Use the principle of least-privilege for virtual machine access. Verify that the default endpoints such as RDP and remote PowerShell are required, and enable new endpoints only for required application or workload functionality.
A Network Access Control List (ACL) is a security enhancement available for your Azure deployment. An ACL provides the ability to selectively permit or deny traffic for a virtual machine endpoint. This packet filtering capability provides an additional layer of security. You can specify network ACLs for virtual machines endpoints only. You cannot specify an ACL for a virtual network or a specific subnet contained in a virtual network
Using Network ACLs, you can do the following:
- Permit or deny incoming traffic based on remote subnet IPv4 address range to a virtual machine input endpoint.
- Blacklist IP addresses
- Create multiple rules per virtual machine endpoint
- Specify up to 50 ACL rules per virtual machine endpoint
- Use rule ordering to ensure the correct set of rules are applied on a given virtual machine endpoint (lowest to highest)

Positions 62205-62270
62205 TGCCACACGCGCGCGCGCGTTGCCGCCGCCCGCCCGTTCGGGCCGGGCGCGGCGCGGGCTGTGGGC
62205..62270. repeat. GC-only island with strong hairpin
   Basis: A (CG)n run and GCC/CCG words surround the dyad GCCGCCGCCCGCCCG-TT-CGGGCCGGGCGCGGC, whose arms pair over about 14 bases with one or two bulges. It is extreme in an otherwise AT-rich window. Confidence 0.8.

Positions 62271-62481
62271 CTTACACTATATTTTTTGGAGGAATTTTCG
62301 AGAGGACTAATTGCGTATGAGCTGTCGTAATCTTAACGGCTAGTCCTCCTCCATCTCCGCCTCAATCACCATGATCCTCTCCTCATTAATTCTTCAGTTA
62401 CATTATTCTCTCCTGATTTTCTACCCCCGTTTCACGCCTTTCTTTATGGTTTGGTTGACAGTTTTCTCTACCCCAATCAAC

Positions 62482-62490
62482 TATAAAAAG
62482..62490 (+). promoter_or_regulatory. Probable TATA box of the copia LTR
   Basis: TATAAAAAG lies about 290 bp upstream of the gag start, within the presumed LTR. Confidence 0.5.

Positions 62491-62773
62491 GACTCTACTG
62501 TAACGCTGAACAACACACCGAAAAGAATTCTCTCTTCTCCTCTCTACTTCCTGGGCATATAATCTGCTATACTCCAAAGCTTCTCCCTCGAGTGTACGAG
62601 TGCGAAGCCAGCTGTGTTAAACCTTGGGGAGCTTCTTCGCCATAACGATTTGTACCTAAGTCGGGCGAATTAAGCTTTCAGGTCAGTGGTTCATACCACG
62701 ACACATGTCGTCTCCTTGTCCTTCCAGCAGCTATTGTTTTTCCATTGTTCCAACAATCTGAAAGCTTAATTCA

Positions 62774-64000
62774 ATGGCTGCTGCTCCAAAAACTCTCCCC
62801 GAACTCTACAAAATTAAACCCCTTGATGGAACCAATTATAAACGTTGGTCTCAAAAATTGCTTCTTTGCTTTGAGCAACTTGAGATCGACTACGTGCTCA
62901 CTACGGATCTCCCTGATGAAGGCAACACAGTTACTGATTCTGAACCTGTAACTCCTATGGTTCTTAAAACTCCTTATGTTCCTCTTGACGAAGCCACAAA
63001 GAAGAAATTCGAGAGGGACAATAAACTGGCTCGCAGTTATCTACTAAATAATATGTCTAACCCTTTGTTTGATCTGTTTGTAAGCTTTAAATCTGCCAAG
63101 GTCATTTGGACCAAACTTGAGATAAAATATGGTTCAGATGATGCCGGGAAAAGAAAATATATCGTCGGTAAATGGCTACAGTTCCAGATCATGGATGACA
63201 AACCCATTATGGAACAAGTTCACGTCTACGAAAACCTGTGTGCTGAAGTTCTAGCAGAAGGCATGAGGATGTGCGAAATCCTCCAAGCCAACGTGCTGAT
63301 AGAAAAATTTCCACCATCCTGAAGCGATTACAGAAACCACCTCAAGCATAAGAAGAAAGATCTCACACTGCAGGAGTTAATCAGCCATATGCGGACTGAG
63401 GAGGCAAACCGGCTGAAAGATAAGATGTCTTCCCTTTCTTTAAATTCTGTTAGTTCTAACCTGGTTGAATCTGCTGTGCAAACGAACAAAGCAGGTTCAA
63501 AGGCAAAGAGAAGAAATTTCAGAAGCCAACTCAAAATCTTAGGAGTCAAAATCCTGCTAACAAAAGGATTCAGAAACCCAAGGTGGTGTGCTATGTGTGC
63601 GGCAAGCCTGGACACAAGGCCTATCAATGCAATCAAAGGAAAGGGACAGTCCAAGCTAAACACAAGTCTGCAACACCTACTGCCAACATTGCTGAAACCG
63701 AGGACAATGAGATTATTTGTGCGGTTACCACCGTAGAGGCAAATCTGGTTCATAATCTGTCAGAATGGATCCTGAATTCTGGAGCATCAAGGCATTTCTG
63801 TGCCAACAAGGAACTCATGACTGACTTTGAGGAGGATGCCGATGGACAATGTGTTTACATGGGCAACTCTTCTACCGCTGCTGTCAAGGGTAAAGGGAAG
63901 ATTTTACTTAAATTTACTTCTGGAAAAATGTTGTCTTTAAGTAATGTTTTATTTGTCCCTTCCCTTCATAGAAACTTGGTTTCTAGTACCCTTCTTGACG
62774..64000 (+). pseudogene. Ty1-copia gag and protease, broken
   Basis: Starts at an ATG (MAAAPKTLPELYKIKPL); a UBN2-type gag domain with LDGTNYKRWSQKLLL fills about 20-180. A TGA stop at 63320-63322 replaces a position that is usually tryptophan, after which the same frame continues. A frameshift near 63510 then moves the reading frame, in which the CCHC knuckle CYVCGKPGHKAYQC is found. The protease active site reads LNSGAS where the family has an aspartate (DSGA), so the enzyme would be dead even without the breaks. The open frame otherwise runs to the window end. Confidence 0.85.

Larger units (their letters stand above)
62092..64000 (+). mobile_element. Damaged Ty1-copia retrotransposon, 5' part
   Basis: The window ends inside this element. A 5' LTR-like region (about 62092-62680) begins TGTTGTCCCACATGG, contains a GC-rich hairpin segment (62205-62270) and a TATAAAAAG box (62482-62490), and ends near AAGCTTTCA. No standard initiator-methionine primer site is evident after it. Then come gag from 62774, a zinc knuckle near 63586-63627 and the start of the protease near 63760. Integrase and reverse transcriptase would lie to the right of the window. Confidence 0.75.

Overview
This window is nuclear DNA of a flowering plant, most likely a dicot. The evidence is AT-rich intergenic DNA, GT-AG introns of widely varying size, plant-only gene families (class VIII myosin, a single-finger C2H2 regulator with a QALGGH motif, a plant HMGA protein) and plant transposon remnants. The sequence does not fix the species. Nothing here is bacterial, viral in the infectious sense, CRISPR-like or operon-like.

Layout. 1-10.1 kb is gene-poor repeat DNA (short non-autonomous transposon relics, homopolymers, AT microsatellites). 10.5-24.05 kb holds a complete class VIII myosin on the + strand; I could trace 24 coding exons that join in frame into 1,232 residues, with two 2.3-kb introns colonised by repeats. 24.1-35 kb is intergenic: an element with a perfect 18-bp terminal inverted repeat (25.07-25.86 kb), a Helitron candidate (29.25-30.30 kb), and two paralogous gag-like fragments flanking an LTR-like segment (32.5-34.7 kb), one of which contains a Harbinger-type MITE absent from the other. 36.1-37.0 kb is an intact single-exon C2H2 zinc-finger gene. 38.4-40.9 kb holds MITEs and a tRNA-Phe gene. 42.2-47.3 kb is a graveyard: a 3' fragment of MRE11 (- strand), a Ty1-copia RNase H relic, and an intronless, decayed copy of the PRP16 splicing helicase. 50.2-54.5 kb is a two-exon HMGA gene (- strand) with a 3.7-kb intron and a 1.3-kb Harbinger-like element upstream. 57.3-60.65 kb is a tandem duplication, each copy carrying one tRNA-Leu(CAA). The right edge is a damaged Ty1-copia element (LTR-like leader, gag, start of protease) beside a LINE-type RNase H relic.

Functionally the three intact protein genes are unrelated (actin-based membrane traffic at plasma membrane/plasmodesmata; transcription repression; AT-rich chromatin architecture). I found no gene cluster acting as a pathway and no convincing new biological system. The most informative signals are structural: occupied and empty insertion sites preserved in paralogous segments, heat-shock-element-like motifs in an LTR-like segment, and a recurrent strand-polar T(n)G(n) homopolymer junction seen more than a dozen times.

- Specify an ACL for a specific remote subnet IPv4 address.
When you create an ACL and apply it to a virtual machine endpoint, packet filtering takes place on the host node of your VM. This means the traffic from remote IP addresses is filtered by the host node for matching ACL rules instead of on your VM. This prevents your VM from spending the precious CPU cycles on packet filtering.
When a virtual machine is created, a default ACL is put in place to block all incoming traffic except for management RDP and Remote PowerShell management traffic. All other ports are blocked for inbound traffic unless endpoints are created for those ports. Outbound traffic is allowed by default.